Professors, coaches, faculty and educators went on strike Wednesday morning after Pennsylvania State System of Higher Education (PaSSHE) officials presented negotiators for APSCUF what the state called their “last best offer” and walked out of negotiations.

The three-day-old strike gained overwhelming support from both faculty and students. Hundreds of students at all of the 14 universities that make up the system took part in picketing and marches in support of their professors.

The decision to so quickly end the strike and order members back to work without a chance to see the contract, a summary—let alone have time to discuss and vote on it, was made out of concern that the job action could develop into a broader movement that would expose the anti-working class nature of the Democratic party in the weeks before the November 5 election.


Faculty members picketing in the rain outside IUP Friday morning

In the statement announcing the decision to end the strike, APSCUF President Dr. Kenneth M. Mash praised the role of Governor Tom Wolf, a Democrat.

“We are thankful to Gov. Tom Wolf for his commitment to reaching an agreement. We may never have received a deal if it were not for his commitment to public higher education, our universities, and our students.”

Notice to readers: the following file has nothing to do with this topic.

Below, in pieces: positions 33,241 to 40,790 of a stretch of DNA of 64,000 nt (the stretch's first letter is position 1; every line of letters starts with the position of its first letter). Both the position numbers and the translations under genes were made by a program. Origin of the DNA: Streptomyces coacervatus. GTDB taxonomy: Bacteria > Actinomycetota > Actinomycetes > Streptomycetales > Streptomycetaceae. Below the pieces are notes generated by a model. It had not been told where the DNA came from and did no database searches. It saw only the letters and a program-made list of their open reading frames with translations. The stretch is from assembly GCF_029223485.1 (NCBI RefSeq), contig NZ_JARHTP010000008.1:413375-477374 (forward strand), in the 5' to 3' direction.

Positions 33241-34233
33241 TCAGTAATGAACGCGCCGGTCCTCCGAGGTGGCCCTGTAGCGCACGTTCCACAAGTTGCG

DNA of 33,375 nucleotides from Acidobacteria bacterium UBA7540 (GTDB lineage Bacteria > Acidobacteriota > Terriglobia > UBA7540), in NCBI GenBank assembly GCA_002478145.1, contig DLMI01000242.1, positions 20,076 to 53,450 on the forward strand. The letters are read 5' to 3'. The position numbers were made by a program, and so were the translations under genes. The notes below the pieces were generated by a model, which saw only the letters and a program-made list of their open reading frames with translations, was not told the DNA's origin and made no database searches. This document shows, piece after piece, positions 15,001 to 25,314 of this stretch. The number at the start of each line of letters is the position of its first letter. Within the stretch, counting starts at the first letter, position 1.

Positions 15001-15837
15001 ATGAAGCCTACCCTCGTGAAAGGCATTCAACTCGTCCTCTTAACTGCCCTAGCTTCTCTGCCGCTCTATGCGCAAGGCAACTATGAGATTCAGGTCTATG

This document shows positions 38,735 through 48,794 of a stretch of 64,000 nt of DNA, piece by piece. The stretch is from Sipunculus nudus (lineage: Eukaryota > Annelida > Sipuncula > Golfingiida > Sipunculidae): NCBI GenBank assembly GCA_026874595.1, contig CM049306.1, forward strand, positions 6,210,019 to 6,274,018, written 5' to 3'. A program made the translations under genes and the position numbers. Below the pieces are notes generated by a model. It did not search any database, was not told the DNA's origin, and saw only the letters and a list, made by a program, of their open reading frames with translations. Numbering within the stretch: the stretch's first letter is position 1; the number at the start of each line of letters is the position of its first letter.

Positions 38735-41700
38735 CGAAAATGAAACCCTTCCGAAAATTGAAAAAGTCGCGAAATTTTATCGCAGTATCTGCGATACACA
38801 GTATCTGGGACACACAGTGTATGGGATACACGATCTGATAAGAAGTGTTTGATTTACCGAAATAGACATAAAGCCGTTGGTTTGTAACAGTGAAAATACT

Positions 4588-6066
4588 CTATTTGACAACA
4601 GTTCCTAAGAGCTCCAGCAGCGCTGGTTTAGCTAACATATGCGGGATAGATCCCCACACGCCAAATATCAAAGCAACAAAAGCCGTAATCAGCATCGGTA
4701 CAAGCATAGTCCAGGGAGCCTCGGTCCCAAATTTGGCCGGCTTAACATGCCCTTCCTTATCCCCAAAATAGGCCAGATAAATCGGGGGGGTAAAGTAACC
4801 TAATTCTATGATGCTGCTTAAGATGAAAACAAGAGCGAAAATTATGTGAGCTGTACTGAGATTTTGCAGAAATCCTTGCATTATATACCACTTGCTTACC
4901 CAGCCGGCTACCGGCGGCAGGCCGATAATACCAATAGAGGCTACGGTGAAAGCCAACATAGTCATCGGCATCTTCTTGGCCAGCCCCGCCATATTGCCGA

Wolf defeated his predecessor, Tom Corbett, two years ago, after promising to restore the massive cuts to public education, both K-12 and in higher education, made by Corbett.

In fact, Wolf has continued those cuts. Since becoming governor, Wolf has not restored the cuts made to education by his predecessors over the previous eight years. Since the 2007-08 school year, state funding per student has fallen 33 percent, leaving it at the same level as 1999, not counting inflation.

Since 2008, over 900 faculty positions have been cut and there has been an overall decline of 100 of programs offered to students.

Without giving any details, the union statement says negotiators agreed to millions in concessions in health care and wages. Union members were told to stop picketing at midnight, but could take down their picket lines immediately if they wanted to.

In a public statement following the tentative settlement the union said, “For the sake of students, APSCUF agreed to a salary package that was significantly lower than that of the other unions.”

A significant issue in the walkout was the continued assault on adjunct faculty members, who the university wants to put on a separate, lower salary scale. In earlier proposals, PaSSHE sought to increase the workload for adjuncts by increasing the number of course hours they must teach from 12 to 15 hours, the equivalent of going from teaching four courses to five. PaSSHE claims that it has withdrawn those proposals